From the cell-to-cell signals our bodies require to function to bipartisan talks in Congress, communication is a critical component of daily life. UCI logic & philosophy of science associate professor Simon Huttegger studies these processes - known as signaling - through the lenses of theoretical models.

“In current theoretical signaling models, only two outcomes are investigated: one with communication and one where communication doesn't work,” he says. In real life, however, there is often a middle ground and it is here that has his interest. 

Consider, for example, a successfully implemented business merger between two corporations or the countless ways in which couples compromise to keep their relationships rolling. 

“In many of these situations, interests are partly overlapping and partly conflicting,” he explains.

Currently, says Huttegger, there are no models to help explain these partially communicative outcomes, only the extremes. With a $275,000 grant from the National Science Foundation, he is working with evolutionary biologist Carl Bergstrom, University of Washington, and philosophy assistant professor Kevin Zollman, Carnegie Mellon University and UCI alumnus ’07, to fill this gap.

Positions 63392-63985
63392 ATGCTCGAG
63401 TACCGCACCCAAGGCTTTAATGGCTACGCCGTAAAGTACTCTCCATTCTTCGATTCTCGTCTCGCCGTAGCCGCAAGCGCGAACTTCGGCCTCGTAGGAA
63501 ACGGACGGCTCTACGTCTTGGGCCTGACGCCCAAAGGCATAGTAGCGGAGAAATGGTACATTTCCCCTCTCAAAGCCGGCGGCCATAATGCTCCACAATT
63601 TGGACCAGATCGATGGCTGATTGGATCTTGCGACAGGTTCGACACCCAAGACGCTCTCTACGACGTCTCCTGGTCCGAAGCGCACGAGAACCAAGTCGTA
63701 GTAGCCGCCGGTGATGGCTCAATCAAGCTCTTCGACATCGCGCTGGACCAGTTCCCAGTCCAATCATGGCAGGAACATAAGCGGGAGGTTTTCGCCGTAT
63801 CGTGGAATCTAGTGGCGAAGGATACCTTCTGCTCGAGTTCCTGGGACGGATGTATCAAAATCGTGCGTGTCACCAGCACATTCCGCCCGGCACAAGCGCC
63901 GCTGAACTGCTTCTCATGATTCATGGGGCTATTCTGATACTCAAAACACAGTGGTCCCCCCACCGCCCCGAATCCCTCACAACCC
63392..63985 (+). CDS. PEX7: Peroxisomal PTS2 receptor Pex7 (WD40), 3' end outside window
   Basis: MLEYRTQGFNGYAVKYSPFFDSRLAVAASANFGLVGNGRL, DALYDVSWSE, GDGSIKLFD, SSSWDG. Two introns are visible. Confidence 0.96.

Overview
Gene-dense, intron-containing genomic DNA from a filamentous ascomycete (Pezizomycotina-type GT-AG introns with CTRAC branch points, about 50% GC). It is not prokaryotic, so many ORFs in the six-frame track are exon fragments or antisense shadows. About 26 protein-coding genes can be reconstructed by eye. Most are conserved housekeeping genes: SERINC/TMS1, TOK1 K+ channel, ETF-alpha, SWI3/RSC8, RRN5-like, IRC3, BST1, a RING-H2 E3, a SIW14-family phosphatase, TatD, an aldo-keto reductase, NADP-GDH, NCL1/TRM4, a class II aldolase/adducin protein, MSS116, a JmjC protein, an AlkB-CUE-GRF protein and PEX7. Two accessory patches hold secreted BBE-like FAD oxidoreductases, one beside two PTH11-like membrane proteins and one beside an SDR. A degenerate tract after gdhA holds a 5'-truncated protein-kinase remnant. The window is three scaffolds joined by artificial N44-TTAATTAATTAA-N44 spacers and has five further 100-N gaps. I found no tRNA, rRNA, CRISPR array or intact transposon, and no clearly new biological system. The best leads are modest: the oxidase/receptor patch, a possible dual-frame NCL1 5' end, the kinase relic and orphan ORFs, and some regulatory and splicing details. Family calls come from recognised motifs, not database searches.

While the study is purely theoretical, the resulting models have wide applications in biology, economics and business in helping to explain how mate selection has evolved, how oligopolies operate, and how partnerships work.

Funding for this study began in 2010 and will run through September 2013.


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